On the left below please find an article from CPNN, and on the right its discussion.
Please note that links to the discussion no longer work directly.
Instead, Use the following address
where xxx is the topic number in the failed address obtained when you click on the discussion.
If this doesn't work, click here.

Learn Write Read Home About Us Discuss Search Subscribe Contact
by program area
by region
by category
by recency
United Nations and Culture of Peace
Global Movement for a Culture of Peace
Values, Attitudes, Actions
Rules of the Game
Submit an Article
Become a CPNN Reporter

UN Campaign in Colombia: "Peace is mine "
an article by Voz del pueblo Latinoamericano Prensa

South African President Nelson Mandela and Mother Teresa of Calcutta will be part of a campaign to promote peace in Colombia, in the context of the ongoing negotiations between the government and the FARC, according to the UN representative in that country, Fabrizio Hochschild .

click on photo to enlarge

The campaign, called "Peace is mine," will be presented in the media proposing that Colombians ask the question "What can I do to promote peace?" on the basis of the values transmitted by Nelson Mandela and Mother Teresa, said Hochschild, as transmitted by the news service EFE.

The spot announcements play with the question of what these two figures would say to Colombia , with a background voice that seems to be from the figures themselves.

In the case of South African president he would say: "There are things that seem impossible until they are done, but peace can not be converted into an impossible, because with peace we become greater than we are now, and the differences of color, race or ethnic groups are only differences."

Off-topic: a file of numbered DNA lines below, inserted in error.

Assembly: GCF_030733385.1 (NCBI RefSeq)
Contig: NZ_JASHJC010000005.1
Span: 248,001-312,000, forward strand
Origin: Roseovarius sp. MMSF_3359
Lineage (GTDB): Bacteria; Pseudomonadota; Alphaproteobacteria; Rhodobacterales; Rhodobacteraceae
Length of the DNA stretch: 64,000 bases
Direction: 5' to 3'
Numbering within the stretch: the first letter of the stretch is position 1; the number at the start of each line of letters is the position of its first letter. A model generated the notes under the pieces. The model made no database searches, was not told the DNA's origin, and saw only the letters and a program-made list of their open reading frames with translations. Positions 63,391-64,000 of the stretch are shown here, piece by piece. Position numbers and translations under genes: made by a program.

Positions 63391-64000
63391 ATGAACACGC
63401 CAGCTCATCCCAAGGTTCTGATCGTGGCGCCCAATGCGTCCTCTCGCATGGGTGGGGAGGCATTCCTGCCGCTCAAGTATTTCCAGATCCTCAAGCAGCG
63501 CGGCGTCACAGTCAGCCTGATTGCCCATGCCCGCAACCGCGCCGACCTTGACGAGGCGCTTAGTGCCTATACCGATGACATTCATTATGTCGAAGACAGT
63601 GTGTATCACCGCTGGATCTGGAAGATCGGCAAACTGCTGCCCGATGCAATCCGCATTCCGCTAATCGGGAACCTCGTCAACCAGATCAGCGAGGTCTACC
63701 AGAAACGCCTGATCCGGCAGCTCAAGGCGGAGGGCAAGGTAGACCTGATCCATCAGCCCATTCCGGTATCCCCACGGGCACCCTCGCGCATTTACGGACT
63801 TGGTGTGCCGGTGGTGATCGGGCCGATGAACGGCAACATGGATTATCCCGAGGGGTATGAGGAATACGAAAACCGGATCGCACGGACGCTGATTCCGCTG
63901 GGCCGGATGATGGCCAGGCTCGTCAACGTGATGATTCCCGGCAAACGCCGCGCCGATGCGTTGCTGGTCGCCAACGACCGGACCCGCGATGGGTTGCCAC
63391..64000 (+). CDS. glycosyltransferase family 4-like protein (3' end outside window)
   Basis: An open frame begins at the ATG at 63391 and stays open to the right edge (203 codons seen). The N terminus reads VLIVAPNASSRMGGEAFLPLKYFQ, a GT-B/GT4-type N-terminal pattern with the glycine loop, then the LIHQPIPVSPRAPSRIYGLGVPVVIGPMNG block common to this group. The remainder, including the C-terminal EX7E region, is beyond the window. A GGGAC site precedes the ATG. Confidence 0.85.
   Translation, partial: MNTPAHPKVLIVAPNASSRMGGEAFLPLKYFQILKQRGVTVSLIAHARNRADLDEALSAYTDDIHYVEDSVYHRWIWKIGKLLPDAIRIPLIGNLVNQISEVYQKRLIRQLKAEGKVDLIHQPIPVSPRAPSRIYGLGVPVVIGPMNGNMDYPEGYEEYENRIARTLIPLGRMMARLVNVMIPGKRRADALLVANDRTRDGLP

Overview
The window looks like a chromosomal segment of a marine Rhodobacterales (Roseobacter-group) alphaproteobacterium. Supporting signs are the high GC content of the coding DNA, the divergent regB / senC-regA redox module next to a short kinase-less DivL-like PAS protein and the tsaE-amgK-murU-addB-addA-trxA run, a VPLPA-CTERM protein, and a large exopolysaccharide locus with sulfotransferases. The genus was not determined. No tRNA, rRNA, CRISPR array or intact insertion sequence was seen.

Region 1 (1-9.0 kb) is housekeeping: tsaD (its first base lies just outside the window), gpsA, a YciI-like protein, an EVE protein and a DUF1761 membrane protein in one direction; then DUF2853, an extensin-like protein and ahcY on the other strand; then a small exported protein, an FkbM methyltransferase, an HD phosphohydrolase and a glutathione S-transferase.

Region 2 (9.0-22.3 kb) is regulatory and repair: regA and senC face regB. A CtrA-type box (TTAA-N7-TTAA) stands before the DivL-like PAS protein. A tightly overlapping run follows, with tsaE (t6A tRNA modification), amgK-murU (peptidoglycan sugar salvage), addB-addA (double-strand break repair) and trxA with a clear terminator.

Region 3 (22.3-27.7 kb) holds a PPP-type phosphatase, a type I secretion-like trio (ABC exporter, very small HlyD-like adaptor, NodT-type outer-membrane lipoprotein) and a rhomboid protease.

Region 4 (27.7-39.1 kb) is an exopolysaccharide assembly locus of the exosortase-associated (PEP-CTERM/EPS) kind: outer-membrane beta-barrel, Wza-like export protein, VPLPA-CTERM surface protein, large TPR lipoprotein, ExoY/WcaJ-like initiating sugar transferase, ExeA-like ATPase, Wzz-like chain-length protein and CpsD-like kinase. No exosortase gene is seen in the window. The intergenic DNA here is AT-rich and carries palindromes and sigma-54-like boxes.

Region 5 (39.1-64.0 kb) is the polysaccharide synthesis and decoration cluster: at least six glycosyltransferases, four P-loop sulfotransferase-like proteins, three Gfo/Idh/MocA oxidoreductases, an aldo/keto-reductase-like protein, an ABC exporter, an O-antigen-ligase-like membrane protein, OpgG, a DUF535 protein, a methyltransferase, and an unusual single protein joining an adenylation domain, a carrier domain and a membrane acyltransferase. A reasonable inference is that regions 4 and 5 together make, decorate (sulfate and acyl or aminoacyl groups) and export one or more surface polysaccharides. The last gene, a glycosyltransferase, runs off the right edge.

"Peace depends on what each of you do. Those who live peace are thinking about their children, their future and they prove that you too can proudly say peace is mine," he concludes.

In the game proposed by the UN, Mother Teresa would say : " Many believe that a miracle is needed for peace to come. Peace begins with a smile. Smile at someone who does not expect you to smile. One smile inspires another, and in the same way, peace inspires peace."

"What unites us is greater than what divides us; say from the bottom of your soul that 'peace is mine'," says the missionary .

With these messages , the UN aims to "strengthen the desire for peace and reflect on what peace means and how we can work for it," said Hochschild, who said in 2013 that Colombia "has been marked by the real possibility of achieving a solution to the armed conflict. "

The UN official revealed that they decided to launch the campaign at Christmas for Colombians "to renew their faith in peace" as a "serious process that deserves support," referring to the talks between the government and the FARC guerrillas, which have been going on for more than a year in Havana.

Hochschild also said that "it is not enough to disarm the guns if there is no disarmament of the minds," affirming that peace requires the support of the majority and a change of attitudes.

(Click here for a Spanish version of this article)


Question(s) related to this article:

What is happening in Colombia, Is peace possible?

* * * * *


The force of non-violence constrains the force of arms!

Colombia - the force of peaceful resistance -
At the beginning of July, the rebels of the armed revolutionary forces of Colombia (FARC) kidnapped a 51 year old Swiss, and his Colombian assistant who worked in the Indian communities of Cauca province where they were setting up development projects by building schools and community production enterprises.

The news of the kidnapping was spread through all the villages and 2000 Indians set out to pursue the 400 guerillas. They reached them at an elevation of over 4000 meters (12,000 feet), encircled them, and without any weapon, constrained them to release the 2 hostages! (After 2 days, the hostages were released).

This release, obtained through "peaceful resistance" has raised a national debate: the possibility of resisting violence without needing to use weapons has demonstrated the effectiveness of human solidarity movements.

"I will return, and I will then be millions" prophesied the Aymara Indian leader Tapak Katari, in 1781, at the time of his execution by the Spanish conquistadors.

100 million in 1492, the Indians were no more than 4,5 million one century and half later. Currently there are 44 million Indians populating Latin America.

In spite of their great diversity, the Indian movements take on more and more importance. In Ecuador, Guatemala, Bolivia, Peru, Mexico or Colombie they are opposed to the neoliberal system that governs the Americas, while protesting against the imposition of the American economic market. . ...more.

This report was posted on January 2, 2014.